“Some days your day may run a bit longer or it may be more hectic but if it’s important to you, you will find a way (to practice yoga),” Charlene says. “I am very grateful and thankful for yoga and hope to aspire to a greater lifestyle because of practicing.”

As an employer, Chris Mattice, President of 3PLQS, chose to offer yoga within the workplace as a means to promote employee health and well-being. “Employees need time to step away from their desk to stretch and relax. Yoga is the ideal activity for this because it offers the chance to do both. It also has an added side benefit of allowing employees to interact in a non-work situation. Overall, I’m very pleased with the results,” he says. Chris also takes the time join a class as well as encouraging employees to step away from their desk to keep their commitment to yoga. “Personally, I have noticed an improvement in my own flexibility as well as a greater sense of ease in managing stress.”

Moving beyond the six month mark, yoga has definitely integrated into the corporate culture. And yogis are discovering how a yoga practice reaches beyond the mat.  Sometimes it’s just a simple matter of breathing mindfully.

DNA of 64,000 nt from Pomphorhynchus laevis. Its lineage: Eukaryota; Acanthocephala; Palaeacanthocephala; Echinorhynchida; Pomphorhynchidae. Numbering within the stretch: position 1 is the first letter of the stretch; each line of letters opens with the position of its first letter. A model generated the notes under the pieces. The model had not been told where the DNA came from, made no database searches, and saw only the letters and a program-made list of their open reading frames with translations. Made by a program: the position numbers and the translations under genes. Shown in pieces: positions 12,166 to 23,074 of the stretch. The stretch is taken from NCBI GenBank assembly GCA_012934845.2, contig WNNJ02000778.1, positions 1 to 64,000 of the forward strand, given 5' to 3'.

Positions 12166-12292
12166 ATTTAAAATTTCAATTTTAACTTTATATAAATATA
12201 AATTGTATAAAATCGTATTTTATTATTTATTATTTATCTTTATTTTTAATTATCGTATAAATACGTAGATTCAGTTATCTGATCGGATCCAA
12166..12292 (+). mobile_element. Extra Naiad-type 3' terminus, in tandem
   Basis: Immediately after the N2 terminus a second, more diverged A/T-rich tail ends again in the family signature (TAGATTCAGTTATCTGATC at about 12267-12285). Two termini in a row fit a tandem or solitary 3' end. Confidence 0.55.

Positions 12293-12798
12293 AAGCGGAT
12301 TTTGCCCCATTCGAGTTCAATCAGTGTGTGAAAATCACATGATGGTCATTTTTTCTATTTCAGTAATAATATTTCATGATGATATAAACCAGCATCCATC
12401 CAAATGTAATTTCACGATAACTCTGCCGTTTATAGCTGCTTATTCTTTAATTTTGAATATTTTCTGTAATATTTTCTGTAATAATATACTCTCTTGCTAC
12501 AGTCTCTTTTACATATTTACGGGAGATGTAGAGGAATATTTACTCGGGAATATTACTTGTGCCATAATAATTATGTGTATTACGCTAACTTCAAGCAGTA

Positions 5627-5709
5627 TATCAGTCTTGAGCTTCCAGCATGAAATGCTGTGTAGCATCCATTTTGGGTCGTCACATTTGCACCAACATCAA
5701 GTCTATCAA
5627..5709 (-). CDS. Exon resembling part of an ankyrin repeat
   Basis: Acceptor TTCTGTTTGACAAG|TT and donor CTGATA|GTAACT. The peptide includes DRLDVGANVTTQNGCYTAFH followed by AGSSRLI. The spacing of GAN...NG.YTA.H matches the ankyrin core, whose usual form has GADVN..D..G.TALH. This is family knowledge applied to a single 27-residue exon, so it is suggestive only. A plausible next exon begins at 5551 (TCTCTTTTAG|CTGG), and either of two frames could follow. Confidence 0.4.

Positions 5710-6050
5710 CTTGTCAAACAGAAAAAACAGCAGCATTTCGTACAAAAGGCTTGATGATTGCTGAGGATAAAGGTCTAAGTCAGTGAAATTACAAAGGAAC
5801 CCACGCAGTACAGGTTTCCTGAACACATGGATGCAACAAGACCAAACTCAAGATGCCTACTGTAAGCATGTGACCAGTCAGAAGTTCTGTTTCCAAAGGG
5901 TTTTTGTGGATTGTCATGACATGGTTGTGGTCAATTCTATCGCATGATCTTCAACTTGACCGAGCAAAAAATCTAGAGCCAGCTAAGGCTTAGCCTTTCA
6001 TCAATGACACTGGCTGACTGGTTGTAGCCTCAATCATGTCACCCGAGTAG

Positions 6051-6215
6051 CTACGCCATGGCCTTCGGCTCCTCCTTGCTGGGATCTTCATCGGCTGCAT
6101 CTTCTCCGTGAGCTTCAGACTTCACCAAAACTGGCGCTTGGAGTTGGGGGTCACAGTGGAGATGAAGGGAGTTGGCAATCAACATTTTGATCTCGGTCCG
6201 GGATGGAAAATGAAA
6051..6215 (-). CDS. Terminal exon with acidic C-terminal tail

According to Ivona, “I started to be more conscious about my breathing and using breathing exercises throughout the day. It helps me relax and de-stress.”

Yoga brought subtle changes to Joseph’s day-to-day life. “I have made a conscious effort to apply yoga practices in my everyday life. All of a sudden the 400 series highway traffic stress could be alleviated by focused breathing,” he says. “Yoga really has penetrated into my life. I enjoy mornings when rather than moving around stiffly after waking up, I can do a few rounds of Sun Salutation to limber up.”

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Soft Tissue Release

Foam Rolling

Over time, either from working out and exercising or from sitting from long periods of time, tension will start to build in your muscles. This muscle tension is often described as a knot, which can be painful and will prevent your muscles from functioning optimally. Since many of us do not have the money to have a professional massage therapist work at these knots daily, it is in our best interest release the tension in our muscles and soft tissue ourselves. About 10-20 minutes a day should be spent rolling out the entire body. Initially, this will be painful, but the more time you dedicate to this, the quicker this pain will subside. The key is to find the spots most painful, and apply as much pressure as you can tolerate.  Don’t be intimidated, after a few weeks of doing this daily, you’ll feel a noticeable difference in how your body feels!